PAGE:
Factors affecting speed and direction of wind
Due to atmospheric pressure, the air is set in motion. This is called Wind. This wind flows from a high-pressure area to low pressure area. Apart from the air pressure, the rotation of the earth also influences the rotation of the earth.
The force exerted by the rotation of the earth is called Coriolis force or effect. Altogether, the horizontal winds nearer to the surface of the earth are affected by the three forces combined such as the pressure gradient force, frictional forces, and the Coriolis force.
Also, the gravitational force acts downward.
Pressure Gradient Force
The force in the atmosphere is produced by differences in atmospheric pressure. The rate of change of pressure corresponding to the distance is called Pressure Gradient. The Pressure gradient force causes the winds to blow.
The pressure gradient is strong when the Isobars are close and weak when the Isobars are far apart. That is, the wind blows from higher pressure to lower pressure, and also when there is a greater pressure difference, the greater is the wind speed.
The pressure gradient is perpendicular to an isobar. Also, the higher the pressure gradient, the more is the speed of the wind and also the higher is deflection in the direction of the wind. The velocity of the wind is directly proportional to the pressure gradient. That as the pressure increases a.k.a pressure gradient increases by which the speed of the wind also increases at the particular location.
The Pressure Gradient force is the one that triggers the initial movement of air.
Causes of Pressure Gradient Force
The difference in air pressure and pressure gradient is caused because of the unequal heating of the earth’s surface and the concentration of the incoming solar radiation at the equator. Also due to the energy surplus at low latitude. Ex: Air is warm at the equator and Air is cold at poles.
The air is a fluid, the air molecules rub across the surface of the earth and the object over it such as hills, trees, etc. Also, the air above the surface faces little friction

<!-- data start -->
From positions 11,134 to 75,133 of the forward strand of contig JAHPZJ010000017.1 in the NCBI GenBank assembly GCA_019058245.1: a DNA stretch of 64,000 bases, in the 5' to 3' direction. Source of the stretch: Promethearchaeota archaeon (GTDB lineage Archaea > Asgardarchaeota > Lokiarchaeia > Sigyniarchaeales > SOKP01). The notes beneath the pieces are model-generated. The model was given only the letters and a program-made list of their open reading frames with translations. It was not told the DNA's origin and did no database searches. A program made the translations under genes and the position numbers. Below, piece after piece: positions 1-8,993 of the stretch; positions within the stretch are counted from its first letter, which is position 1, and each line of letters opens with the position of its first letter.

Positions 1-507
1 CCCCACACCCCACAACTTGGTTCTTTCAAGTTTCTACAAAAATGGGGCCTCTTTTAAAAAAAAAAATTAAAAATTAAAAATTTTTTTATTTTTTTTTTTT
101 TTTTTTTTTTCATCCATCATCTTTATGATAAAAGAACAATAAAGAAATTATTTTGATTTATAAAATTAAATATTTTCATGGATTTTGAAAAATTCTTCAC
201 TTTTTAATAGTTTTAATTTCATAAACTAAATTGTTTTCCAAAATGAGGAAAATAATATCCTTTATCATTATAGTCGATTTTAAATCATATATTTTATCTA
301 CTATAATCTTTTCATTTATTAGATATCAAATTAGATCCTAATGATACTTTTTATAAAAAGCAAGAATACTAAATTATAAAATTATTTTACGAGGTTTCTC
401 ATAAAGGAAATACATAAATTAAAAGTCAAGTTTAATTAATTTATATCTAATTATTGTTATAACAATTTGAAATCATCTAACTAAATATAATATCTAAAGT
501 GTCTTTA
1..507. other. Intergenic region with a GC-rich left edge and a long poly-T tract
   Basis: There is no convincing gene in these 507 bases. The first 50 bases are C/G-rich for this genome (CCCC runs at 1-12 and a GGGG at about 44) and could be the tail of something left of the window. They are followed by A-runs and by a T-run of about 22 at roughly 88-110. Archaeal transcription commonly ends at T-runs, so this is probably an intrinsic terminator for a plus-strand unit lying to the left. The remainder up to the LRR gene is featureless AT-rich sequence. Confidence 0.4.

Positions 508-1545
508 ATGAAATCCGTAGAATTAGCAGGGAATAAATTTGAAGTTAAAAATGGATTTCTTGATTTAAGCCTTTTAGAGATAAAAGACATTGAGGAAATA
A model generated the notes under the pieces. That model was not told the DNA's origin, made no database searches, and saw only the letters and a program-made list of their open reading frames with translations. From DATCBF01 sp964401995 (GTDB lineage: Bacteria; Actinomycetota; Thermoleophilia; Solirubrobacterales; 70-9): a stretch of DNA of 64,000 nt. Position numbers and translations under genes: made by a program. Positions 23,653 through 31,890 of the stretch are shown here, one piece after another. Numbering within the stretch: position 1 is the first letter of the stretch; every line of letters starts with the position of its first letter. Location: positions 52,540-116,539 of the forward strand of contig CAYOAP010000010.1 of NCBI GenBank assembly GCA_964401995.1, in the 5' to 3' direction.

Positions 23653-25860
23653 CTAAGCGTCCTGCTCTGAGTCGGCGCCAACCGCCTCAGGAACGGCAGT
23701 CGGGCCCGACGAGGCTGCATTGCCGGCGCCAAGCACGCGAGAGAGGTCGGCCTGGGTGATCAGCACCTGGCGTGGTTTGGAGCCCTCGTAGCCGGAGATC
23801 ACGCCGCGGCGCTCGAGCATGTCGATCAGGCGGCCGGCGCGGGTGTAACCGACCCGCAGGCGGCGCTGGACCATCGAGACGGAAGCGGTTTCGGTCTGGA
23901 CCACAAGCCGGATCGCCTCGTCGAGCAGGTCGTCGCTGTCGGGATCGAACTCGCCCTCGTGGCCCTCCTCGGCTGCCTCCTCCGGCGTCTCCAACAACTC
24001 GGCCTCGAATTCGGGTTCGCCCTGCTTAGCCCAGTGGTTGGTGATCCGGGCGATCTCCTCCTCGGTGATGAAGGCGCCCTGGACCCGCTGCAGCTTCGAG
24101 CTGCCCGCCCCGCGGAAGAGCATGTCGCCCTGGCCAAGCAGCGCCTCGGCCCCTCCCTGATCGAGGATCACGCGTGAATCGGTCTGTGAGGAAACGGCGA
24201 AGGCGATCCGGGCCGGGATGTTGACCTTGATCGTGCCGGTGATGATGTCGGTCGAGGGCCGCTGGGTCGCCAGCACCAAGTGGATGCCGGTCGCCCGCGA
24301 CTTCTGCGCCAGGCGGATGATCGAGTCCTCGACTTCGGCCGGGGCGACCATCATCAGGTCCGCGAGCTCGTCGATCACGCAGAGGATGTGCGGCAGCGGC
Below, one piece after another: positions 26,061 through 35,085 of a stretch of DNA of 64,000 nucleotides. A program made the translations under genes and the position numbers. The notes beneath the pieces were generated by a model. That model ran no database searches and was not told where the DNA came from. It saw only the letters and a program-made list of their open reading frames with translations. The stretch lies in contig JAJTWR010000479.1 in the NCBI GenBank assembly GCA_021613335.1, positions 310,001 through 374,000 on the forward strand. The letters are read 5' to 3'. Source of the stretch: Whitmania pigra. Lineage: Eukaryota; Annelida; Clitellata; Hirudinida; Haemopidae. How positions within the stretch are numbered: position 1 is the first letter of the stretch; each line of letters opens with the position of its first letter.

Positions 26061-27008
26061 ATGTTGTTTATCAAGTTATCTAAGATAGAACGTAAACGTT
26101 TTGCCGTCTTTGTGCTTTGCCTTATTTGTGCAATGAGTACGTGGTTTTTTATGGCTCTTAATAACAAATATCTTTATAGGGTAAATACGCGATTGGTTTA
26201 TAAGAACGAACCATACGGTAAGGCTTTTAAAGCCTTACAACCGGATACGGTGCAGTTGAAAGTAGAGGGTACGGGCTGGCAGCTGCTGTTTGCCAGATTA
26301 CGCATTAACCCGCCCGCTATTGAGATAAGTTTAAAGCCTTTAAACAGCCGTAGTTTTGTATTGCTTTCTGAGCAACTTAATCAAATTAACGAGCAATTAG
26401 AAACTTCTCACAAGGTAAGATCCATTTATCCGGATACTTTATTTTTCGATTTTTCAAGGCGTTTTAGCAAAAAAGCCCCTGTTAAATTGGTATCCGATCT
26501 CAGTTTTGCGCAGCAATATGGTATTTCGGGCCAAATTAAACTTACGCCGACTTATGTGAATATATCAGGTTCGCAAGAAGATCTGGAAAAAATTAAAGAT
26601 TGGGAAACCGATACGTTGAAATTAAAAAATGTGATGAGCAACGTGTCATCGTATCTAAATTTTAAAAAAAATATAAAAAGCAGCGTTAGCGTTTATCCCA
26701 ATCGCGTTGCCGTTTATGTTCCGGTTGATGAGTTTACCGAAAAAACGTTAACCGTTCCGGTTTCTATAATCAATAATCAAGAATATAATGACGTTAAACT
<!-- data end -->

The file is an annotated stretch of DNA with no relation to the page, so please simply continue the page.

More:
Frictional forces influence the speed of the wind. The frictional force is greatest at the surface and it influences, generally to an altitude of 1 to 3 Km. The frictional force is minimal at the surface of the sea. Simply, the friction is greatest near the earth’s surface and it rapidly decreases with altitude or height.
The layer where the air is highly affected by the frictional force and the surface is called the boundary layer. The frictional force has two effects on the wind, first is it opposes the direction of motion by acting opposite to the airflow, and second, it affects the speed of the wind.
The effect of friction is different on different terrains. On hilly terrains, winds are deflected by 30° or more. On the other hand on the flat landforms, it is negligible.
The directional of wind is affected by the rotation of the earth about is the axis. This force due to the rotation of the earth is known as Coriolis forces.
As per the French Physicist Gustave-Gaspard Coriolis, who not that the Force due to the rotation of the earth, deflects the wind to the right direction in the Northern Hemisphere and to the left in the Southern Hemisphere.
Also observed, that the deflection is more when the velocity of the wind is high. The Coriolis forces are directly proportional to the angle of latitude and are maximum at the poles and are absent at the equator.
This force acts perpendicular to the pressure gradient force. The wind blows in the low-pressure area.
In the equator, the Coriolis force is zero, and the wind blows perpendicular to the isobars. As result, the low pressure gets filled rather than getting intensified. Due to this tropical cyclones were not formed near the equator.
The velocity and direction of the wind are the final output of the wind generating forces. Above 2 to 3 km above the surface of the earth, the wind is free from the frictional effect of the surface.
In such heights, winds are affected only by the Coriolis forces and pressure gradient. If Isobars are straight and if there is no friction, the pressure gradient force is balanced by the Coriolis force and wind arises out of it blow parallel to the isobar. This wind is called Geostrophic Wind.
The wind circulation around a low is called Cyclonic Circulation and around the high is called Anti Cyclonic Circulation. The Winds direction around such a system change as per their location in Southern Hemisphere or Northern Hemisphere.
|Pressure System||Pressure condition at the Centre||Northern Hemisphere||Southern Hemisphere|
The wind circulation at the earth’s surface around low and high, on different occasions, is closely related to the higher-level wind circulations.
Over the low-pressure area, the air converges and rises. In the high-pressure areas, the air will subside from above and diverge at the surface. Apart from convergence, some eddies, convection currents, orographic uplift, and uplift along the fronts cause the air rise. This is the basic need for the formation of clouds and precipitation.
In these notes, we have discussed the topic ‘Factors affecting speed and direction of the wind‘ in Physical geography and the areas covered are factors and outcomes due to the speed and direction winds. This note is extremely useful for Upsc, Tnpsc, and other government service exams.